A round of the traps produced some of the usual suspects such as Pine Beauty, Common Quaker and some Pugs but back at base camp we didn't have long to wait until the next great moth graced the white sheet... Another relatively new moth to these parts is the Dotted Chestnut.  Now fully established towards the south of Suffolk, it is still very local across much of the country although it has been spreading quickly.  Like its relatives, the Dotted Chestnut hibernates as an adult so this moth is now getting on a bit but it was still an exciting find for both of us; we've been eagerly awaiting its appearance closer to home for some time.

Dotted Chestnut

Pine Beauty has been on the wing for some time now; we caught one on our first Dunwich field trip way back in February!  With 28 Pine Beauty by the end of the night, it was the most numerous moth of the session but we never get tire of seeing them....such stunning moths!

Pine Beauty

We had 3 species of Carpet in the session, Water, Red-green and Grey Pine.  Grey Pine Carpet is a highly variable species and all 5 of the ones we caught were different.

Grey Pine Carpets in different forms

The Notodontids, or Prominents were well represented on the night.  All such beauties in their own way but the one we both really hoped for this time was the magnificent Great Prominent and we were not dissapointed!

Great Prominent

Great Prominent

We recorded 9 Great Prominent on the night but I suspect they would've kept coming on a longer session as they are late flyers.  Other Prominents recorded were Swallow, Lesser Swallow and Pebble Prominent.

Swallow Prominent

Lesser Swallow Prominent

Pebble Prominent

Another round of the traps produced more new moths for us including Capua vulgana and Syndemis musculana at the MVs.  With the cool, windy conditions, micro moths were few and far between so it was nice to pick up these good-looking moths.

Capua vulgana

Syndemis musculana

The wind was really starting to pick up by midnight but with new moths still appearing at the traps and at base camp all the time, we didn't want to pack up just yet... The white sheet at base camp was blowing around a fair bit and as I was trying to secure it I spotted a very pale moth buzzing around the tripod light.  I'd managed to nab an Angle Shades and another Swallow prominent but my hands were full and I only managed a quick glimpse of a pristine White Ermine before it flew off into the darkness.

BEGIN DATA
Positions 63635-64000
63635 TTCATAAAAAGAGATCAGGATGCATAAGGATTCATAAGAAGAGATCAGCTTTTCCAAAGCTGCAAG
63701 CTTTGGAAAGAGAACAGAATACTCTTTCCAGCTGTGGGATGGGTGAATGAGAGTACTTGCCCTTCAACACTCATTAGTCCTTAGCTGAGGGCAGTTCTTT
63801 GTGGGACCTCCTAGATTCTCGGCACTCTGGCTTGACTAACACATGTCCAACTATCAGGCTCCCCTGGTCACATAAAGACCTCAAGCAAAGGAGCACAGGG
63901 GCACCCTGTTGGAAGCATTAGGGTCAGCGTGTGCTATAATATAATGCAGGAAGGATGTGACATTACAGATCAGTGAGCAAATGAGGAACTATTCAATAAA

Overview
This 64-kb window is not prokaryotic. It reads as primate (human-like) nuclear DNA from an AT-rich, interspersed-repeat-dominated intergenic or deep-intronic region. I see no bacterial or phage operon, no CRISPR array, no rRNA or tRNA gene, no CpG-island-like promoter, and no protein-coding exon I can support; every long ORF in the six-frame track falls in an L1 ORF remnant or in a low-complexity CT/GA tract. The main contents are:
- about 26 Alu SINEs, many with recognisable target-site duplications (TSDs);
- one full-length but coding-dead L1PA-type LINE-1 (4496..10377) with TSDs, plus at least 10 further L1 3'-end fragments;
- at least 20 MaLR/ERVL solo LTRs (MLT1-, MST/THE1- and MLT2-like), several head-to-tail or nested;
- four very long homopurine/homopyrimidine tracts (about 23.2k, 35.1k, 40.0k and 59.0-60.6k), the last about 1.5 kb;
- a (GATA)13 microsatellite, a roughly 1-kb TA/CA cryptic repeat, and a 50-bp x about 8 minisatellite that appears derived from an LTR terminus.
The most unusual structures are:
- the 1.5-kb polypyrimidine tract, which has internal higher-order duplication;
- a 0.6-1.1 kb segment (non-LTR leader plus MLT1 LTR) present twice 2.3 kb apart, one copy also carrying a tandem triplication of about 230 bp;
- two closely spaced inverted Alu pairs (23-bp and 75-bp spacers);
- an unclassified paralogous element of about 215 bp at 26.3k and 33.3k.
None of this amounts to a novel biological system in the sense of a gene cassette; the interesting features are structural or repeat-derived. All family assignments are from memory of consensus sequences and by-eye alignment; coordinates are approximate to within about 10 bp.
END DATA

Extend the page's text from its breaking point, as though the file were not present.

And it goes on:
We packed up the small traps earlier than usual and then did a final round of the Robinson's MVs as it looked like the weather was closing in and we were beginning to feel the cold.  As we were packing up the first of them we were pleasantly surprised to find this very late Oak Beauty and our first Brindled Beauty of the year.

Oak Beauty 

Brindled Beauty

There were a couple of interesting Pugs around the trap too.  Most were Brindled Pug but there was also a Double-striped and what turned out to be our first Oak-tree Pug of the year.

Oak-tree Pug
Onward to the last trap to pack up... Straight away I spotted a micro moth on the collar which I recognised but couldn't immediately put a name to it.  I tubed it and popped it in my pocket while we added the last moths to the list.  However, just as we were sorting through the last of the egg trays, it started to rain. Disaster! with 100 metres of cable to reel in plus the exposed bulb on the tripod stand still on, there was no time to lose... I legged it back to base camp and turned off the MV on the tripod plunging the woods into complete darkness!  Well, we're old pros at packing up now and the rain held off just enough to avoid soaking everything. So with everything thrown into the car and a final check around, we were on our way home with smiles of satisfaction on our faces.  

And about that mystery last moth of the night? It was the fabulously named Semioscopis steinkellneriana... 

Semioscopis steinkellneriana

We finished the session having recorded a highly respectable 121 moths of 31 species, 7 of which were new moths for us.  It was also our highest species count of the year so far.  Considering the wind and cooler temperatures, we went home very happy indeed. 

Here are some some of the other moths we saw during the session:

Brindled Pug

Brown Silver-line

Lunar Marbled Brown

Pebble Hook-tip

Water Carpet

Early Grey

Frosted Green
Red-green Carpet

The List

Water Carpet 5
Early Grey 2
Scalloped Hook Tip 2
Lunar Marbled Brown 2
Common Quaker 20
Dotted Chestnut 1
Pine Beauty 28
Hebrew Character 2
Brindled Pug 8
Swallow Prominent 7
Clouded Drab 2
Grey Pine Carpet 5
Great Prominent 9
Lesser Swallow Prominent 4
Red-green Carpet 1
Pebble Prominent 1